Homework: xv6 lazy page allocation

Submit your solutions before the beginning of the next lecture to the submission web site.

One of the many neat tricks an O/S can play with page table hardware is lazy allocation of heap memory. Xv6 applications ask the kernel for heap memory using the sbrk() system call. In the kernel we've given you, sbrk() allocates physical memory and maps it into the process's virtual address space. There are programs that allocate memory but never use it, for example to implement large sparse arrays. Sophisticated kernels delay allocation of each page of memory until the application tries to use that page -- as signaled by a page fault. You'll add this lazy allocation feature to xv6 in this exercise.

Part One: Eliminate allocation from sbrk()

Your first task is to delete page allocation from the sbrk(n) system call implementation, which is the function sys_sbrk() in sysproc.c. The sbrk(n) system call grows the process's memory size by n bytes, and then returns the start of the newly allocated region (i.e., the old size). Your new sbrk(n) should just increment the process's size (proc->sz) by n and return the old size. It should not allocate memory -- so you should delete the call to growproc() (but you still need to increase the process's size!).

Try to guess what the result of this modification will be: what will break?

Make this modification, boot xv6, and type echo hi to the shell. You should see something like this:

init: starting sh
$ echo hi
pid 3 sh: trap 14 err 6 on cpu 0 eip 0x12f1 addr 0x4004--kill proc
The "pid 3 sh: trap..." message is from the kernel trap handler in trap.c; it has caught a page fault (trap 14, or T_PGFLT), which the xv6 kernel does not know how to handle. Make sure you understand why this page fault occurs. The "addr 0x4004" indicates that the virtual address that caused the page fault is 0x4004.

Part Two: Lazy allocation

Modify the code in trap.c to respond to a page fault from user space by mapping a newly-allocated page of physical memory at the faulting address, and then returning back to user space to let the process continue executing. You should add your code just before the cprintf call that produced the "pid 3 sh: trap 14" message. Your code is not required to cover all corner cases and error situations; it just needs to be good enough to let sh run simple commands like echo and ls.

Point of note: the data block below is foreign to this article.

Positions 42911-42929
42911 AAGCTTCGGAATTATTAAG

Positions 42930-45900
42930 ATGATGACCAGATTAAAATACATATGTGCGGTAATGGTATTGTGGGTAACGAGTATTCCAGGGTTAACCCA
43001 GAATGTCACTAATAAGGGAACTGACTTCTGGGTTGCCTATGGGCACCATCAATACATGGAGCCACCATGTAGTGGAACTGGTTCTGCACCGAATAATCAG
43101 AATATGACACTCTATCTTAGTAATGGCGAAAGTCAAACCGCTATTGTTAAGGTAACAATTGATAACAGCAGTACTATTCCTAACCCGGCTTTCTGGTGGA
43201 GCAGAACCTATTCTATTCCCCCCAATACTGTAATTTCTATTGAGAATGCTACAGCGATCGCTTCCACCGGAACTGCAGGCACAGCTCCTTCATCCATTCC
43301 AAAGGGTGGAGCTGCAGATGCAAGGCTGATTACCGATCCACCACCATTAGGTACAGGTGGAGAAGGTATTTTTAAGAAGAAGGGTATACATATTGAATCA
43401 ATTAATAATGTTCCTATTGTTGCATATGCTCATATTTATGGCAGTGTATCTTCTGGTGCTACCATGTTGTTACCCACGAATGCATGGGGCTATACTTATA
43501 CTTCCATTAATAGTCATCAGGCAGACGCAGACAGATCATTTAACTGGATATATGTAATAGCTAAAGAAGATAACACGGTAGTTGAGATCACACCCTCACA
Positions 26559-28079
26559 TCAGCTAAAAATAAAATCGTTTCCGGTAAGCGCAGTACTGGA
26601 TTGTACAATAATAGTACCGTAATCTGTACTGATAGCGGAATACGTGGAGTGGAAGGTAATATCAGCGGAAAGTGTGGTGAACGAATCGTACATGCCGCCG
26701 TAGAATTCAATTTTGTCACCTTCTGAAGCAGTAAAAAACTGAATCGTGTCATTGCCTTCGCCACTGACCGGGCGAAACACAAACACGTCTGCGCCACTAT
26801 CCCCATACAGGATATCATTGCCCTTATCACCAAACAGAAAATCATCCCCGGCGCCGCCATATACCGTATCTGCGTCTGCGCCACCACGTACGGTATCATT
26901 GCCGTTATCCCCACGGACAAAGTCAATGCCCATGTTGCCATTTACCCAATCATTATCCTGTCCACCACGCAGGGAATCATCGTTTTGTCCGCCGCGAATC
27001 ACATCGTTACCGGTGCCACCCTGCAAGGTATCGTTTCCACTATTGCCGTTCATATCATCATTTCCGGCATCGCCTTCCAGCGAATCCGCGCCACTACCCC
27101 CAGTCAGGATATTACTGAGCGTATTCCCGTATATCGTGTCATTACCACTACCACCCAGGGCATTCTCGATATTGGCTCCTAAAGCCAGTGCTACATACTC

Hint: look at the cprintf arguments to see how to find the virtual address that caused the page fault.

Hint: steal code from allocuvm() in vm.c, which is what sbrk() calls (via growproc()).

Hint: use PGROUNDDOWN(va) to round the faulting virtual address down to a page boundary.

Hint: break or return in order to avoid the cprintf and the proc->killed = 1.

Hint: you'll need to call mappages(). In order to do this you'll need to delete the static in the declaration of mappages() in vm.c, and you'll need to declare mappages() in trap.c. Add this declaration to trap.c before any call to mappages():

      int mappages(pde_t *pgdir, void *va, uint size, uint pa, int perm);

Hint: you can check whether a fault is a page fault by checking if tf->trapno is equal to T_PGFLT in trap().

If all goes well, your lazy allocation code should result in echo hi working. You should get at least one page fault (and thus lazy allocation) in the shell, and perhaps two.

By the way, this is not a fully correct implementation. See the challenges below for a list of problems we're aware of.

Challenges: Handle negative sbrk() arguments. Handle error cases such as sbrk() arguments that are too large. Verify that fork() and exit() work even if some sbrk()'d address have no memory allocated for them. Correctly handle faults on the invalid page below the stack. Make sure that kernel use of not-yet-allocated user addresses works -- for example, if a program passes an sbrk()-allocated address to read().

Submit: The code that you added to trap.c in a file named hwN.c where N is the homework number as listed on the schedule.